This idea however faces one major difficulty. The conventional electromagnetic (EM) action S E M is left invariant under a conformal transformation of the metric ( g μ ν ) given by g μ ν = Ω 2 g μ ν . Moreover, the geometry of the Friedmann-Robertson-Walker (FRW) expanding universe itself transforms to its flat space version under a suitable conformal transformation. Then Maxwell equations and consequently the electromagnetic wave equation transform to what obtains in flat space-time. In such a case, EM wave fluctuations cannot be amplified in a FRW universe. The electromagnetic field still decays with expansion as 1 / a 2 ( t ) , which is very drastic during inflation. Therefore significant inflationary magnetogenesis requires a mechanism for breaking conformal invariance of the electromagnetic action, so that the decrease of the field becomes milder, to say B 1 / a ϵ with ϵ 1 . A variety of models where such a behaviour can be obtained have been suggested, one of them being to couple a scalar field ϕ (perhaps the inflaton responsible for driving inflation) to the EM action as S = f 2 ( ϕ ) S E M during inflation [18,19]. It turns out that in this model, one gets a scale invariant spectrum of magnetic fields for f a 2 or f a 3 , with a present day amplitude [14]
B 0 0.6 × 10 10 G H 10 5 M p l .
Here H is the Hubble expansion rate in energy units during inflation and M p l the Planck energy. Thus, for specific evolutionary behaviour of the coupling function f, strong enough fields can be generated.

Constraints and Caveats

A number of constraints and caveats arise in models of inflationary magnetogenesis. First, a time dependent coupling f in front of the EM action implies that electric fields and magnetic fields evolve differently. For example in the model with f a 3 electric fields increase rapidly with time even though the magnetic field remains almost constant. Then its energy density can begin to exceed the inflaton energy density causing a back reaction problem [20,21]. This does not happen in the model with f a 2 . However in the latter model the function f = f i ( a / a i ) 2 increases greatly during inflation, from its initial value of f i at a = a i . When the interaction of the EM field with charged particles is taken into account, the value of f at the end of reheating, f 0 , will renormalize the electric charge from e to e N = e / f 0 2 . Suppose we require the charge to take the present day value at the end of inflation, i.e., f 0 = 1 . Then f i 1 initially and thus e N = e / f i 2 e at early times. Demozzi et al. [22] argued that the theory is not trustable in this case as the EM field is in a strongly coupled regime. Alternatively, suppose one started with a weakly coupled theory where f i 1 . Then f 0 f i by the end of inflation and so the renormalized charge e N e . When inflation ends, the interaction of the electromagnetic field with the charges will then be extremely weak. A third potential problem raised by [23] is that the creation of charged particles by the generated electric fields, due to the Schwinger effect, can increase the conductivity so much that magnetic field generation freezes.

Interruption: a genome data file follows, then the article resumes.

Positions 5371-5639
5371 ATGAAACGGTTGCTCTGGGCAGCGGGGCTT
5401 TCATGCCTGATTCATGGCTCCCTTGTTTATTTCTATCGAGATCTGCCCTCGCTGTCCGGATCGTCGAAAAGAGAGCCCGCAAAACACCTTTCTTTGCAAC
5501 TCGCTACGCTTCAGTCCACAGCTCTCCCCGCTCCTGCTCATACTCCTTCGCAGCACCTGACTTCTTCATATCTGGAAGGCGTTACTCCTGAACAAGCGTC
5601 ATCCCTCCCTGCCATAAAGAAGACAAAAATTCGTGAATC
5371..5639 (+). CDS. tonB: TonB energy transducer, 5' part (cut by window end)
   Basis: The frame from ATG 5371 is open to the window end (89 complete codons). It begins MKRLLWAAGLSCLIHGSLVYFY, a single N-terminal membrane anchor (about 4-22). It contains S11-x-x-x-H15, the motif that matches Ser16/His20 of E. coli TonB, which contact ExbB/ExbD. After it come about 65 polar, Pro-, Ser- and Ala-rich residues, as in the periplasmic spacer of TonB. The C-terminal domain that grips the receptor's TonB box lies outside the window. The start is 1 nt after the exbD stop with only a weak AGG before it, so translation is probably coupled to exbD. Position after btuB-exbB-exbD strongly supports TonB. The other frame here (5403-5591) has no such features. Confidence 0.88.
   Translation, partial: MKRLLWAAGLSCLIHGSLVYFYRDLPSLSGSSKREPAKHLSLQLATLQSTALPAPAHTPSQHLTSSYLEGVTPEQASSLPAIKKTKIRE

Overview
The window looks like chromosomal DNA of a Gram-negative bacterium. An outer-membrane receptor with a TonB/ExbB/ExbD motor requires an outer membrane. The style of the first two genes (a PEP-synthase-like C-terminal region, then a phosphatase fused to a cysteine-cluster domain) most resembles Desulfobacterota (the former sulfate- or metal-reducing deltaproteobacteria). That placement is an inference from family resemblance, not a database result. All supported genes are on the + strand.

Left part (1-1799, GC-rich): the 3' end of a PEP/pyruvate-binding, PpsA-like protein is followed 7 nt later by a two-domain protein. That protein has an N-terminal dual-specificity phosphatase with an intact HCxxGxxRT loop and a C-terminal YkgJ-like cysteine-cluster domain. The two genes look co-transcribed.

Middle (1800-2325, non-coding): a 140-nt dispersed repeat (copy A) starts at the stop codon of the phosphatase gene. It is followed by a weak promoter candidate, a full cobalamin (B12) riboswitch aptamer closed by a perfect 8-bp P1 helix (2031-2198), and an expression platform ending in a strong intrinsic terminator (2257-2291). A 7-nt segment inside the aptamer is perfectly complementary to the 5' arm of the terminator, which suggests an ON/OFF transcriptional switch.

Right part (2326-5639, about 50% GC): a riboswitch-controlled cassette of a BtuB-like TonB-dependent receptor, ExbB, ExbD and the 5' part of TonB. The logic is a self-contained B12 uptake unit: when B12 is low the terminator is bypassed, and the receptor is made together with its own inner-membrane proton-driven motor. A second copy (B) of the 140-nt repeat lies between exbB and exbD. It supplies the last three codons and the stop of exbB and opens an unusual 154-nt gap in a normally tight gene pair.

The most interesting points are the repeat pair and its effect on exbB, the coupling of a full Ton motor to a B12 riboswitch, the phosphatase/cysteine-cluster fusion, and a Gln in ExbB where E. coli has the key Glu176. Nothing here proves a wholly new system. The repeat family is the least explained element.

We have built models which attempt to address these issues by having a rising f during inflation followed by a decreasing f until reheating, but now predict a blue magnetic field spectrum d ρ B / d ln k k 4 (k is the comoving wavenumber) and require a low energy scale of inflation and reheating [24,25]. The spectrum is cut-off at the Hubble wavenumber of reheating. The field is also helical when one adds a parity breaking piece to the EM action [25]. In this case the field orders itself considerably as it decays (see below). We find that a scenario with reheating at a temperature of 100 GeV leads to present day field strengths of order B 0 = 4 × 10 11 G with a coherence scale of 70 kpc.

2.2. Generation During Phase Transitions